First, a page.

If you want to read a killer review/analysis of the book, check out the blog of the divine nonfiction writer, Laurie Thompson.
If you don’t know the work of Timothy Basil Ering, you should. I would buy anything he’s worked on. My love of Frog Belly Rat Bone is profound! So that said, even if the reviews of Snook Alone hadn’t been spectacular, I would have bought it.
And this book… ah… it sings, it philosophizes, it scrabbles in the sand, it sniffs it’s own butt. And I love all of it. I could not pick favorite bit, but listen to this:
Snook curled in the farthest corner
and watched all night.
In the silence, he listened.
The wind was his breathing.
The waves were his breath.
This delightful, picture book biography is up for an Oregon Book Award tonight. I’ll be in the audience clapping loudly for Barbara Kerley.
As a nonfiction writer myself, it has been gratifying to watch picture book biographies and history come into their own. Writers are pushing the form to greater excellence by using innovative formats and many of the techniques of fiction: scenes, voice, character, story arc, etc.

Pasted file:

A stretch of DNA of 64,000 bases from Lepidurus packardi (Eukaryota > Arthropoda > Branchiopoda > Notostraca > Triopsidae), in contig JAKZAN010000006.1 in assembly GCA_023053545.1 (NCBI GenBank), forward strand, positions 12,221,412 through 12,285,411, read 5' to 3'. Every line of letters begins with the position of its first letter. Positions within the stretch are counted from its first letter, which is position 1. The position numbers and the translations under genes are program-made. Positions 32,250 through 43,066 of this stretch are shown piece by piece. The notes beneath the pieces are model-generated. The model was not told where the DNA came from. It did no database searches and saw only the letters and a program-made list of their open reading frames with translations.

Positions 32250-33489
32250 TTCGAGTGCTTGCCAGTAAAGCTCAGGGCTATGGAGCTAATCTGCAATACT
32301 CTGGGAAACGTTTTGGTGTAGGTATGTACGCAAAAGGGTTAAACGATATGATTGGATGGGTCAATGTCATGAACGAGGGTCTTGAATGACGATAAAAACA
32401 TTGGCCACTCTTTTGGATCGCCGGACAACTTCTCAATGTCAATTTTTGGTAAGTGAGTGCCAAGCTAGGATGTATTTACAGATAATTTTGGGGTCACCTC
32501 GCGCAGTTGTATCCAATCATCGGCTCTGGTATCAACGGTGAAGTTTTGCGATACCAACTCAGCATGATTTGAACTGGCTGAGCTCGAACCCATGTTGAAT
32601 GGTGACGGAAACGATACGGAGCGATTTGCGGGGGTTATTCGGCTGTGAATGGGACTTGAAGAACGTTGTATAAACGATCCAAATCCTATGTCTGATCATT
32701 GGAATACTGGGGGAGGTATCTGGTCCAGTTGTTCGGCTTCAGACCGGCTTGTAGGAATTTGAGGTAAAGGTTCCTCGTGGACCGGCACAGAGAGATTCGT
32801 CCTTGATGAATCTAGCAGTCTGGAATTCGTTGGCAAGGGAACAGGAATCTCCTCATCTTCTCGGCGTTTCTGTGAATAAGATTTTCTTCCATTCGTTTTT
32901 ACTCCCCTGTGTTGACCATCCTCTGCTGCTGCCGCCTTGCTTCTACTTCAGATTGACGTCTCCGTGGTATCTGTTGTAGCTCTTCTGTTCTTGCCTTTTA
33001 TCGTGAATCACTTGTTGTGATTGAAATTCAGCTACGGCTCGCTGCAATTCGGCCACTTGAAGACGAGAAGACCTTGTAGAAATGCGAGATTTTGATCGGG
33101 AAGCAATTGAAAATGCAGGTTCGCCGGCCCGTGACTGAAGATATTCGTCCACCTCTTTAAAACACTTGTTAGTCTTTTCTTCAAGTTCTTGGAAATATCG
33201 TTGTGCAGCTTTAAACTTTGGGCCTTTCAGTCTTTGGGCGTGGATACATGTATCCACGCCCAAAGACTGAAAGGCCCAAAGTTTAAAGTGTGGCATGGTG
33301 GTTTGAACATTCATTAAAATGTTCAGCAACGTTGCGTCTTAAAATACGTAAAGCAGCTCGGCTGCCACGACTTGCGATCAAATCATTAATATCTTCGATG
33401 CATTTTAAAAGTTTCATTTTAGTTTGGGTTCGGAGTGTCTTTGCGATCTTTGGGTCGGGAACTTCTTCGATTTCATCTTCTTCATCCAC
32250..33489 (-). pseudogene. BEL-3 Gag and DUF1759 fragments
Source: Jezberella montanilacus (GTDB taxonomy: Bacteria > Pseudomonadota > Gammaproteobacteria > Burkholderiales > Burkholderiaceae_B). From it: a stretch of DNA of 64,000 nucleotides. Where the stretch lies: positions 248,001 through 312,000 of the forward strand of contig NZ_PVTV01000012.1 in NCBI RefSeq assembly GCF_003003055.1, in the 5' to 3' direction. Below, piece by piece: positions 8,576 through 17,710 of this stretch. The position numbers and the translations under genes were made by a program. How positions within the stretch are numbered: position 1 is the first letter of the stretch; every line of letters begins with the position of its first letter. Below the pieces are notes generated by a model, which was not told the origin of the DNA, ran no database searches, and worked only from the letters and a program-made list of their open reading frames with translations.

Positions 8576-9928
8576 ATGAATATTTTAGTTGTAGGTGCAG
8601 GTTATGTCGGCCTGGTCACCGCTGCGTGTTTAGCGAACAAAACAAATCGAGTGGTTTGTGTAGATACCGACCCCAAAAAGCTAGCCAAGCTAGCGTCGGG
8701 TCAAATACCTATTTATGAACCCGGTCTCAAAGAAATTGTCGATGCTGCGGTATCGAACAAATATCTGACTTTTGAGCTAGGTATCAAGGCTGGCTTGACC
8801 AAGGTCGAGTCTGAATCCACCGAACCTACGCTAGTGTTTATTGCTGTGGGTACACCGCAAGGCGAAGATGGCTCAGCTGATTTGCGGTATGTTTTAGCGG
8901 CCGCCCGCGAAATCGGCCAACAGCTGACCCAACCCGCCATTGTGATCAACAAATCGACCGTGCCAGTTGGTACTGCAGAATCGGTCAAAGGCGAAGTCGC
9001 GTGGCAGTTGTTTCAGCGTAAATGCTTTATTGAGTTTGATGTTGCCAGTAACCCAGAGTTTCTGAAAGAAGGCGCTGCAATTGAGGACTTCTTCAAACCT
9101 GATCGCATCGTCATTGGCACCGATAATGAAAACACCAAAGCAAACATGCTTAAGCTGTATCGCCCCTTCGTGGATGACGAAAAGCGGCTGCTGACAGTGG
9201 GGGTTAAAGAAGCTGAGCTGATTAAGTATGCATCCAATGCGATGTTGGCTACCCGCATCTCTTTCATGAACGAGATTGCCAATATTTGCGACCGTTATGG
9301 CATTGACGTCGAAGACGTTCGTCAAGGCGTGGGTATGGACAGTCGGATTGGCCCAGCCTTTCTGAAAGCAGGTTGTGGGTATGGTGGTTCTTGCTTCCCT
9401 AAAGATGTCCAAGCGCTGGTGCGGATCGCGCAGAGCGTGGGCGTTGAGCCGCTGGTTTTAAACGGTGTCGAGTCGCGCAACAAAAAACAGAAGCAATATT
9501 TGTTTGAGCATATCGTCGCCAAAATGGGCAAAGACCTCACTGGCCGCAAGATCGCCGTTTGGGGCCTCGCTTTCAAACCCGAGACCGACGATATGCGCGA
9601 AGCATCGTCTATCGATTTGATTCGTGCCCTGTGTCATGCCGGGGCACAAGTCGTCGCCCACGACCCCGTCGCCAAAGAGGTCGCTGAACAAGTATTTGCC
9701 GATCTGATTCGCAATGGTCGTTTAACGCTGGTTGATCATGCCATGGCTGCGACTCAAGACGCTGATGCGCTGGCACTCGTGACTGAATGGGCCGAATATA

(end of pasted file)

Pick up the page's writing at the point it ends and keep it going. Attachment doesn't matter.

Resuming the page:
Interestingly, science books for kids have not innovated in the same way (with the exception of scientist profiles). I think it’s the next frontier and I plan to be there!
Recently I gave my agent a manuscript about extinction biology that melds a graphic novel format with more traditional nonfiction. I can’t wait to see what he says!
On Saturday, I’ll be telling this story during Havdalah services. I’ve modified it to make it work as a more active story-telling experience. I must say that I love this book. It’s a perfect way to get into the mood for Pesach!